Communication with the Elderly and the Need for Assisted Living
Exodus 12: 12 “Honor your father and your mother, that your days may be long in the land that the Lord your God is giving you.”
Timothy 5: 8 "Anyone who does not provide for their relatives, and especially for their own household, has denied the faith and is worse than an unbeliever."
Yes, we all know our responsibilities to our aging parents and most of us sure try our darndest. We also know that when there are social and personal needs, entrepreneurial business steps up to service those needs. That need to which I now refer being the care of the elderly. I’ll spare the reader the explanation and description of the kind of a society we have today, ie. the restrictions of time, and the stresses, both psychologically and financially on the citizenry. So the needs are being met by actually replacing cultural patterns of home care for our parents by business or government. May I say that it wasn’t long ago that generations often lived together in the same house, my Italian family being one of them. Three families and three generations all in one home in Brooklyn - uncles, aunts, cousins, parents and grandparents. Now, even Italians in this country are disconnected from each other.
In today’s society, the decision to have assisted living facilities taking care of our elderly relatives needs both guidance and counseling for all involved. Guidance will take care of the needed information and counseling for the decision making and personal adjustments once a decision is made. Clarity, proper attitudes, emotional stability and interpersonal trust will help in all of the travails of the process. How is this done?
Just what is the condition of the aged relative considering an assisted living facility in which to live? Have there been recent cognitive and physical changes? What is the status of present living facilities? Are there financial issues? What are the roles of current family members as it exists now?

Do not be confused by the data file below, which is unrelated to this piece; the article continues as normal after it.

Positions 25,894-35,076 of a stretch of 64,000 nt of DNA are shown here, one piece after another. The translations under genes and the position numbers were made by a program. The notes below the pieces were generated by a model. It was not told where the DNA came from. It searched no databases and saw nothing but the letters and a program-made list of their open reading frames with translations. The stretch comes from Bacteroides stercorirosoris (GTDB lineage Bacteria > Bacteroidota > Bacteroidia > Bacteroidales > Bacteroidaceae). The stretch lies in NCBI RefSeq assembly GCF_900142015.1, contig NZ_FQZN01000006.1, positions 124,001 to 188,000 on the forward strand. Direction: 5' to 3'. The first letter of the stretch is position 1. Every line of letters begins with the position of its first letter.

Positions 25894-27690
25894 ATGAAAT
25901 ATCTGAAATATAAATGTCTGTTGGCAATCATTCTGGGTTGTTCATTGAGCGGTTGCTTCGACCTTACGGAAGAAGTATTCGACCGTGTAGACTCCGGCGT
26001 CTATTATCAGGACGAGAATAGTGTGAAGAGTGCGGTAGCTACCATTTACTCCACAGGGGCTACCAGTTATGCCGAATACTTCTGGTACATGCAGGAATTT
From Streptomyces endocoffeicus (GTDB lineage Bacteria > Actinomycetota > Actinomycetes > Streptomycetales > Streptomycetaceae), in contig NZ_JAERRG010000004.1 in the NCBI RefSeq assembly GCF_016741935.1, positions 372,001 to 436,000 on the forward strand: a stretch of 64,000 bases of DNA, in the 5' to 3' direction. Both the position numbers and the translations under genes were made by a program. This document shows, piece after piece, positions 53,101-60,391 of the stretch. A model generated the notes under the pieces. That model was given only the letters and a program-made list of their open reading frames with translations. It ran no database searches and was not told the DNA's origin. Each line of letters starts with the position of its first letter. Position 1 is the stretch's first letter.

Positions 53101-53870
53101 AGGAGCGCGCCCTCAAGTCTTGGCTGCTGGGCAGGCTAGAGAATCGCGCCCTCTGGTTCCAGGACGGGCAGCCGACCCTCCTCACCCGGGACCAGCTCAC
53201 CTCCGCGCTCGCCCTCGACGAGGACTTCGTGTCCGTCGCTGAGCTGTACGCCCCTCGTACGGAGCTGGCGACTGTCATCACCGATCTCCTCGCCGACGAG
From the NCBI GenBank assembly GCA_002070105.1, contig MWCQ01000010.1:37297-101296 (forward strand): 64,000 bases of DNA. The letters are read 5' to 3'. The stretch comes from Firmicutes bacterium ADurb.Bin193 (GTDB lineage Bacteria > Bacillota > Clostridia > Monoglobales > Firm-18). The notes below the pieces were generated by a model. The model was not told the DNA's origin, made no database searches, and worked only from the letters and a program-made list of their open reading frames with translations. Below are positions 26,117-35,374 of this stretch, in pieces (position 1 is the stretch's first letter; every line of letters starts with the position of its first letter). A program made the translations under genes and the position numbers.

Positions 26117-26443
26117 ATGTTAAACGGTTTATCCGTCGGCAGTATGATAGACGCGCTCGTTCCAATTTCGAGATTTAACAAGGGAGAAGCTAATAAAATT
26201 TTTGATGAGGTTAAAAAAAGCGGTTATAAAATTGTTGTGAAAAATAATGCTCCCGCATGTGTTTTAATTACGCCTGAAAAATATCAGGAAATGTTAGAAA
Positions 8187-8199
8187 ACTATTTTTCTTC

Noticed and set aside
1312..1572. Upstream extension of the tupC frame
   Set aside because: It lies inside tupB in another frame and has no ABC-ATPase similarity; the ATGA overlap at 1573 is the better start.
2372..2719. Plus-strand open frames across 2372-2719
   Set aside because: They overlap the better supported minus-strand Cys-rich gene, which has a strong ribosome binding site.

Speaking of family members, how much trust exists among each? And do they communicate with each other on matters open to discussion. Yes, open to discussion, for there can be a denial of a myriad of issues present. There can be denial of cognitive, physical, financial and living facility status. Are there any cognitive issues among participating family members? Mama/papa will get better. Mama/papa just needs a walker. If only her children and grandchildren would chip in some more, their time and money. Are there insects or mold in the present home? Would someone be responsible for visitations or rotation of services? Just how knowledgeable is the family about all of the needs confronting the elderly relative. This requires an objective role of professional counselors and advisors who see it from the outside. Christian counsel is preferred to help ease any apparent conflicts.
Here evolves the gist of the process. Should there be dysfunctions of the process amidst the family concerned the following will manifest. Firstly, any denial of issues will cause an unclarity and even unreality of the progressing situation and thus compels outside help in guidance. Secondly, the ensuing frustration for any arising situation will be the result of that unreality and denial. This includes the quality of care, time involved in care taking, and any home deficiencies existing for that care. Failure to function on the level intended then leads to depression, individually or collectively for both care taking family and the elder family member. Depression inevitably leads to anger or even violence. Family care takers may eventually reach the acceptance phase and of course that is all for the better. All social, financial, emotional, cognitive and physical concerns can finally be faced, and begin anew, the better for all concerned. How much better it could be with the guidance and counseling required.
Toner, Mary Ann and Barbara B. Shadden. “Counseling Challenges: Working with Older Clients and Caregivers. Contemporary Issues in Communication Science and Disorders. Vol. 29: 68-78. Spring, 2002.